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For further information, see CMDT Part 36-02: Candidiasis

Key Features

Essentials of Diagnosis

  • Common normal flora and opportunistic pathogen

  • Oral, vaginal or gastrointestinal mucosal disease, manifesting as oral thrush, vaginitis or esophagitis

  • Fungemia arising from intravenous catheter or gastrointestinal tract occurs in patients who have sustained cutaneous or mucosal injury, undergone instrumentation, are receiving total parenteral nutrition, have kidney disease, or have received broad-spectrum antibiotics

General Considerations

  • Cutaneous and oral lesions

  • Persistent oral or vaginal candidiasis should arouse suspicion of HIV infection

  • Fungemia in immunocompromised patients receiving fluconazole prophylaxis is increasingly due to imidazole-resistant Candida albicans or non-albicans species


  • Mucocutaneous disease occurs with cellular immunodeficiency

  • Vulvovaginal candidiasis occurs with

    • Pregnancy

    • Uncontrolled diabetes mellitus

    • Broad-spectrum antibiotics

    • Corticosteroids

    • HIV

  • Invasive candidiasis occurs with

    • Prolonged neutropenia

    • Recent abdominal surgery

    • Broad-spectrum antibiotics

    • Intravascular catheters (especially for total parenteral nutrition)

    • Kidney disease

Clinical Findings

Symptoms and Signs

  • Esophageal candidiasis

    • Substernal odynophagia, gastroesophageal reflux, or nausea without substernal pain

    • Oral candidiasis may not be present

  • Vulvovaginal candidiasis

    • Acute vulvar pruritus

    • Burning vaginal discharge

    • Dyspareunia

  • Invasive candidiasis

    • Candidemia without deep seated infection

    • Candidemia with deep seated infection (typically eyes, kidney, or abdomen)

    • Deep-seated candidiasis in the absence of bloodstream infection

    • Clinical presentation of candidemia ranges from minimal fever to septic shock

  • Candidal funguria

    • Asymptomatic and typically represents specimen contamination or bladder colonization

    • However, signs and symptoms of true Candida urinary tract infections (UTIs) are indistinguishable from bacterial UTIs and can include urgency, hesitancy, fever, chills or flank pain

  • Hepatosplenic candidiasis: fever and variable abdominal pain weeks after chemotherapy for hematologic cancers, when neutrophil counts have recovered

  • Candidal endocarditis

    • Rare

    • Affects patients with prosthetic heart valves or prolonged candidemia, such as with indwelling catheters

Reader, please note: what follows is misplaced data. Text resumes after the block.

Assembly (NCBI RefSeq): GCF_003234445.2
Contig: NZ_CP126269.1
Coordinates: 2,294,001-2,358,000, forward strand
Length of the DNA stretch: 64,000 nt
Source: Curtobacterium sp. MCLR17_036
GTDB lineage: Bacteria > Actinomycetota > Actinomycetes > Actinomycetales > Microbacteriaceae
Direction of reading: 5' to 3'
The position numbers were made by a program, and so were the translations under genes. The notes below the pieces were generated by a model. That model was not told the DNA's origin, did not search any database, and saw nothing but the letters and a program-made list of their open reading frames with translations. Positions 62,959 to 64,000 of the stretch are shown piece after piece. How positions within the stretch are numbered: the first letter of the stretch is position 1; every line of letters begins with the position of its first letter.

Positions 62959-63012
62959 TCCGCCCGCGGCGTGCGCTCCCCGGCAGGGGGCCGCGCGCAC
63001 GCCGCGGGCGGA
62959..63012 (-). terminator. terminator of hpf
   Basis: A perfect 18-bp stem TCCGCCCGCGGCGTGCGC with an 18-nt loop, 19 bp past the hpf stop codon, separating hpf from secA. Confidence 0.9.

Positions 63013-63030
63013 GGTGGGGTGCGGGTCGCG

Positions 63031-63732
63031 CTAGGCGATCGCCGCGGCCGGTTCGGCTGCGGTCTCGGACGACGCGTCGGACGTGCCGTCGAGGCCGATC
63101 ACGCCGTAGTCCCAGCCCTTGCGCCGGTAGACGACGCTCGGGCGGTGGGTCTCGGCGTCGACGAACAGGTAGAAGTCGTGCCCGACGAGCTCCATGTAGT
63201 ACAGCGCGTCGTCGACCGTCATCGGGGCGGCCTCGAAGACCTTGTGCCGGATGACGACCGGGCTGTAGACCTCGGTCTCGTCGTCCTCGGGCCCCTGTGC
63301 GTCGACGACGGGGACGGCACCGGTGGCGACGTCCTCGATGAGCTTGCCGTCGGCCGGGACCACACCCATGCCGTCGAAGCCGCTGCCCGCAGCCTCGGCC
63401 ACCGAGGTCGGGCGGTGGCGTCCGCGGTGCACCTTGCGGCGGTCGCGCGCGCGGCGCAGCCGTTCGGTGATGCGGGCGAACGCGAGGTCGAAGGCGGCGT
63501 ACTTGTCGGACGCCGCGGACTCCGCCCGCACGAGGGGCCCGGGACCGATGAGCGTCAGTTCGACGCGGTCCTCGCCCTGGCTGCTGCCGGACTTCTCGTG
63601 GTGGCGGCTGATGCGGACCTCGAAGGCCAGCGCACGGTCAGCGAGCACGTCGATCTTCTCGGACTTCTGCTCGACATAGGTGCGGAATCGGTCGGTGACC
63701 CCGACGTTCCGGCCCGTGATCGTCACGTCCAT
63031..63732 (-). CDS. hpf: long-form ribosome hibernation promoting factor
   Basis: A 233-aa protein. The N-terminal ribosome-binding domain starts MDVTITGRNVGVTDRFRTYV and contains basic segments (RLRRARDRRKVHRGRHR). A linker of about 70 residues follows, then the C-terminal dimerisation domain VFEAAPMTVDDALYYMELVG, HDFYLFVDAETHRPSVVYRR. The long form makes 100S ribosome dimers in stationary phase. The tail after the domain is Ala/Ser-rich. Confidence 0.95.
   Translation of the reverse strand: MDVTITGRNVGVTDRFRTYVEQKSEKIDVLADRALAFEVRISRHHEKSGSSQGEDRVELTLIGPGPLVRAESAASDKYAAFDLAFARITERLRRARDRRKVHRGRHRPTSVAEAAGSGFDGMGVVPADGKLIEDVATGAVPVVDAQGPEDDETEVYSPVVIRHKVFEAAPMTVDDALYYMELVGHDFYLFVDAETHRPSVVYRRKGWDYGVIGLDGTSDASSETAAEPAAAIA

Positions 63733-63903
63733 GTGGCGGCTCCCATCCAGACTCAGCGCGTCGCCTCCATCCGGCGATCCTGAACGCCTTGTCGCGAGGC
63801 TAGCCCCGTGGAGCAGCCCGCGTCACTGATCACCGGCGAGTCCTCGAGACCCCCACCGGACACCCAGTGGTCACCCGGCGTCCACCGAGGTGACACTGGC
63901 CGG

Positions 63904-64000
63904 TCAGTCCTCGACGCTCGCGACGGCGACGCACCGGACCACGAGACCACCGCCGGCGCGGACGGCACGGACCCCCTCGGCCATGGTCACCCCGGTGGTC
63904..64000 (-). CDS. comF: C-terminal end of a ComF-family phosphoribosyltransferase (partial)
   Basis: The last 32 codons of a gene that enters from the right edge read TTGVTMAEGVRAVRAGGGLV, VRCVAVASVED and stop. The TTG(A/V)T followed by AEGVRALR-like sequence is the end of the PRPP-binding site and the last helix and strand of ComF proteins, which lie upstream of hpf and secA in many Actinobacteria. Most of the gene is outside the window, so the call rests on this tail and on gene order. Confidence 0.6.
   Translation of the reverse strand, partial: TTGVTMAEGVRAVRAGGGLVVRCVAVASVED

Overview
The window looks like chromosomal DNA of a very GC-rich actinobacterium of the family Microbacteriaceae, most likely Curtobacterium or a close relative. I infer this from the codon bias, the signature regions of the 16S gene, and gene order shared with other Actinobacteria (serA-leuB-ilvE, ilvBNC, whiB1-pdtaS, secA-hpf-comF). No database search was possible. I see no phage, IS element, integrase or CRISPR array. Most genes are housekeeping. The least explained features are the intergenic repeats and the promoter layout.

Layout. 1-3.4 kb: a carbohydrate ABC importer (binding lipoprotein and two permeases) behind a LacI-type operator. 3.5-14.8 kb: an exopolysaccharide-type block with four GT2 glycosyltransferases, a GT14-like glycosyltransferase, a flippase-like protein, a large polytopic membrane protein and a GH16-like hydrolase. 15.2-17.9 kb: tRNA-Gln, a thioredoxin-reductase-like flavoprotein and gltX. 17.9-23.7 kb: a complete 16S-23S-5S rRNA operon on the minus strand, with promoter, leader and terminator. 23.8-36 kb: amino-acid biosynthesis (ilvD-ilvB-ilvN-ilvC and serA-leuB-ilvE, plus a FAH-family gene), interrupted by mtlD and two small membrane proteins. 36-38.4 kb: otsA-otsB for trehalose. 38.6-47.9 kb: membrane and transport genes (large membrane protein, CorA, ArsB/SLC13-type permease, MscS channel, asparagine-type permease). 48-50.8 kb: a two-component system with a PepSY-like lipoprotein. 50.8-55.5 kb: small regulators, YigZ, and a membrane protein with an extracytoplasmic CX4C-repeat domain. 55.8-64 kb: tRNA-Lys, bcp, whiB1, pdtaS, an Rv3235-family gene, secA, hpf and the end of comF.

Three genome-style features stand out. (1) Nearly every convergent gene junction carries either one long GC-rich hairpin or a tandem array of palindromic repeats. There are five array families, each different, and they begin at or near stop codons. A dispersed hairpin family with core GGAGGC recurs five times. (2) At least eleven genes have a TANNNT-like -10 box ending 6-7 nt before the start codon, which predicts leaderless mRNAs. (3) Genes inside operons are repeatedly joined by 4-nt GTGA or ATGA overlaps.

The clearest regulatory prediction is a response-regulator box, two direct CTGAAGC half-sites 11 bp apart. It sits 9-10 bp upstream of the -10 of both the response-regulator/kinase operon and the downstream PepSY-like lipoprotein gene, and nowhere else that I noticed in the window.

Differential Diagnosis

  • Esophageal candidiasis

    • Herpes simplex virus (HSV) esophagitis

    • Cytomegalovirus (CMV) esophagitis

    • Varicella-zoster virus esophagitis

    • Pill esophagitis, eg, nonsteroidal anti-inflammatory drugs, bisphosphonates, KCl

    • Gastroesophageal reflux disease

  • Vulvovaginal candidiasis

    • Bacterial vaginosis

    • Trichomonas vaginitis

    • Normal vaginal discharge

  • Candidemia

    • Histoplasmosis

    • Coccidioidomycosis

    • Tuberculosis

    • Bacterial endocarditis

    • Aspergillosis


Laboratory Tests

  • Invasive candidiasis

    • Blood cultures are positive in only about 50% of cases

    • While candidemia can be benign (transient, eg, catheter-related), positive blood cultures are sufficient to initiate treatment for disseminated disease

    • Consecutively positive 1,3-β-D-glucan results may be used to guide empiric therapy in high-risk patients even in the absence of positive blood cultures

    • Positive mucosal cultures (urine, sputum) may be a clue to underlying disseminated candidiasis

  • Hepatosplenic candidiasis

    • Can occur following prolonged neutropenia in patients with underlying hematologic cancers but this entity is less common in the era of widespread antifungal prophylaxis

    • Typically, fever and variable abdominal pain present weeks after chemotherapy, when neutrophil counts have recovered

    • Blood cultures are generally negative

  • Candidal endocarditis: diagnosis is established definitively by culturing ...

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